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Yazmeen
09-08-2010, 01:43 AM
And one more thing... I hate to disappoint all of the MKF ubers, but MK did not even take their beautiful purple flower arrangement with her after the competition. It was still in the locker room after the venue had cleared out. Saw it with my own eyes....

You just pointed out a jarring reality about uber UNreality. I'm sure Michelle appreciated the flowers, but that's likely it, simply appreciated them, didn't think they were anything particularly special vs other gifts, accolades she received from fans. However, I'm sure if some MKF ubers ever heard of this, they refused to believe it because it was a gift from THEM, her most special, most important fans. And that it the ultimate crux of uber-fandom I just don't get. Why do these fans think they have this special connection with the skater that elevates them to some particular height that is above that of others who consider themselves fans? Why do they believe they are almost the skater's guardian's against any criticism and must "defend" him/her at all costs? What creates this mentality of adoration? (I still cringe remembering the adult male fan who created an altar in his house with a pair of Tara's skates and pink silk roses and chased her down for autographs at one of her appearances at"LimitedTOO," a shop for little girls and tweens). I just don't get it.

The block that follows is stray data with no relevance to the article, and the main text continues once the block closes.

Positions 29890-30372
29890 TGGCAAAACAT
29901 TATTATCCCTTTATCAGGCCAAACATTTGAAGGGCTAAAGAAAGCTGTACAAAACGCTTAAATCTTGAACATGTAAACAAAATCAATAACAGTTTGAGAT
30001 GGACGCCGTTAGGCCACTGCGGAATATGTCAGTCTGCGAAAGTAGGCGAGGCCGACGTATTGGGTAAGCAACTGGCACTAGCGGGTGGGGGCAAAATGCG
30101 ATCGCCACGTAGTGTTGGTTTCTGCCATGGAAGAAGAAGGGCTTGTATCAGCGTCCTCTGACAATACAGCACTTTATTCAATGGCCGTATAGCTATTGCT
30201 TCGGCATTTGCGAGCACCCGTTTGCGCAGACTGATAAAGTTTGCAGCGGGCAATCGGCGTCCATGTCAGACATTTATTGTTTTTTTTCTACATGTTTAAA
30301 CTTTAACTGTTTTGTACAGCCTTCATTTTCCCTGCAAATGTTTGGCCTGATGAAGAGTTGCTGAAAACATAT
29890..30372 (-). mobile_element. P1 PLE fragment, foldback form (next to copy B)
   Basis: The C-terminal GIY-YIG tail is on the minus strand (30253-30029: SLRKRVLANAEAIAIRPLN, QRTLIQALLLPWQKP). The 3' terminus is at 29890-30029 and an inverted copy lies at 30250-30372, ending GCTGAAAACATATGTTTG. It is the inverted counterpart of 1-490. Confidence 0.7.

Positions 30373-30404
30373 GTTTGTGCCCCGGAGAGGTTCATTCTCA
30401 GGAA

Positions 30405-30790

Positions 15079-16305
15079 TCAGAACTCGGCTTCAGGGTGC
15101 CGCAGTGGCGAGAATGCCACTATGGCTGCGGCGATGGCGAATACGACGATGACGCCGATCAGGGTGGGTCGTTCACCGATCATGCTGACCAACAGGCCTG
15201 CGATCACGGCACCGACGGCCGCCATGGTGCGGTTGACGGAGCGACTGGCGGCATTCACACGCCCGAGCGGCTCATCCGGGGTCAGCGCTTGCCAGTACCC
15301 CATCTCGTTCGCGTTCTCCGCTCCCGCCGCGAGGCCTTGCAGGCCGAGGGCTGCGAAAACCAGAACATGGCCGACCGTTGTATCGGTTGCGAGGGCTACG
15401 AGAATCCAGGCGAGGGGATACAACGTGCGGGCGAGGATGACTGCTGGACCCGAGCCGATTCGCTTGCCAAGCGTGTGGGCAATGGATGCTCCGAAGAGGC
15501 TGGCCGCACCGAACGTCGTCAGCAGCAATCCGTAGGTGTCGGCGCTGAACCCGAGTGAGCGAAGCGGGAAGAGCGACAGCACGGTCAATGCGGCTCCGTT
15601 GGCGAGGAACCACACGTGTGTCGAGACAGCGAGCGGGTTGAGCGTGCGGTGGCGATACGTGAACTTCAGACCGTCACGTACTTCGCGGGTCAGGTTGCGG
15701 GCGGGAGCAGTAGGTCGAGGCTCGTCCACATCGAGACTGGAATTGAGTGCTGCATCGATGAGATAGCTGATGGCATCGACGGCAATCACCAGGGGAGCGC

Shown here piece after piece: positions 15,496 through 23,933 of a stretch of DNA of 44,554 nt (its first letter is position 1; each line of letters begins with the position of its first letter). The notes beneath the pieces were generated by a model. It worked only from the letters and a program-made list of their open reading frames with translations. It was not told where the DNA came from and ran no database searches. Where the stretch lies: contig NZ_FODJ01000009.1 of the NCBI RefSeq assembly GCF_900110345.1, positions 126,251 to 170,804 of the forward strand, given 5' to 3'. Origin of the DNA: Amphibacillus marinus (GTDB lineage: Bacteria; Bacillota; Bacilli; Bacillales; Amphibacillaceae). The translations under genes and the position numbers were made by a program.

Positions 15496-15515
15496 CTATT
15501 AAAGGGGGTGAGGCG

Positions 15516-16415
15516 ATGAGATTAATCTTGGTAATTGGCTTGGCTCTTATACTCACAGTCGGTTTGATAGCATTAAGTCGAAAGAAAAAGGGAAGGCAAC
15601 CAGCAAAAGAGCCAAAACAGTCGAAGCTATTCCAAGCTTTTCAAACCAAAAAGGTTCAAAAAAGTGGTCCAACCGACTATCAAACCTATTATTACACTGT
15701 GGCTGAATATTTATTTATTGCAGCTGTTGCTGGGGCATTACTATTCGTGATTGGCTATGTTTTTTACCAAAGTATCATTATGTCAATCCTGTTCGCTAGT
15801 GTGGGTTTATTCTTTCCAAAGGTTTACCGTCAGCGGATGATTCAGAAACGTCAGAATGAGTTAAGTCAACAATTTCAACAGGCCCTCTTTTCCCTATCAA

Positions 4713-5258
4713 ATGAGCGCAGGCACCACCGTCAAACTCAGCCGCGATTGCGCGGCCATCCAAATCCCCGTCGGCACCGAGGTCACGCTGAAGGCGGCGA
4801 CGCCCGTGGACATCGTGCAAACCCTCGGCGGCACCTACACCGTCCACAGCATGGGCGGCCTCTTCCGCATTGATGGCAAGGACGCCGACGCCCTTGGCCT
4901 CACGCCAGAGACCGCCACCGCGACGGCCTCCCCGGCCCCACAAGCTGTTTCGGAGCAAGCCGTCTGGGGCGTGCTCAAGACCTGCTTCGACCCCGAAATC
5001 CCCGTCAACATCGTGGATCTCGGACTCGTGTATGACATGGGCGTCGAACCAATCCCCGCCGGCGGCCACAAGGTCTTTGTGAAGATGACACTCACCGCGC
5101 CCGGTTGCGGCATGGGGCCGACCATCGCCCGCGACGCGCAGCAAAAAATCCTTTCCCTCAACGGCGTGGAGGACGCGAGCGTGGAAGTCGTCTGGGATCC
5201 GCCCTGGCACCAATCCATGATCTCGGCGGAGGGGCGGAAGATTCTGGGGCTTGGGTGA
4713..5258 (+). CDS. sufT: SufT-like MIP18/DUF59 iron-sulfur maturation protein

'
And I have to admit I had to laugh after the outpouring of "Tosca Purple" at 2004 Nationals to see Michelle skate her long program in a coral-colored dress...

RD
09-08-2010, 01:47 AM
^ :lol: You're right. I don't get it...

Then again, once your level of interest in a person gets above a certain threshold, your reality becomes distorted and you start imagining that you have a connection (however implicit) with said person. It builds over time, but there is usually a catalyst, a sort of "key" event that leads to it. Once you cross that line, there is no turning back. You have gone off the deep end...

It is this illusion of a connection that doesn't exist that can lead you to do some crazy, stalkerish things...that's why I ALWAYS try to keep my feet on the ground. I wish more people strove to do that.

skatingfan5
09-08-2010, 02:02 AM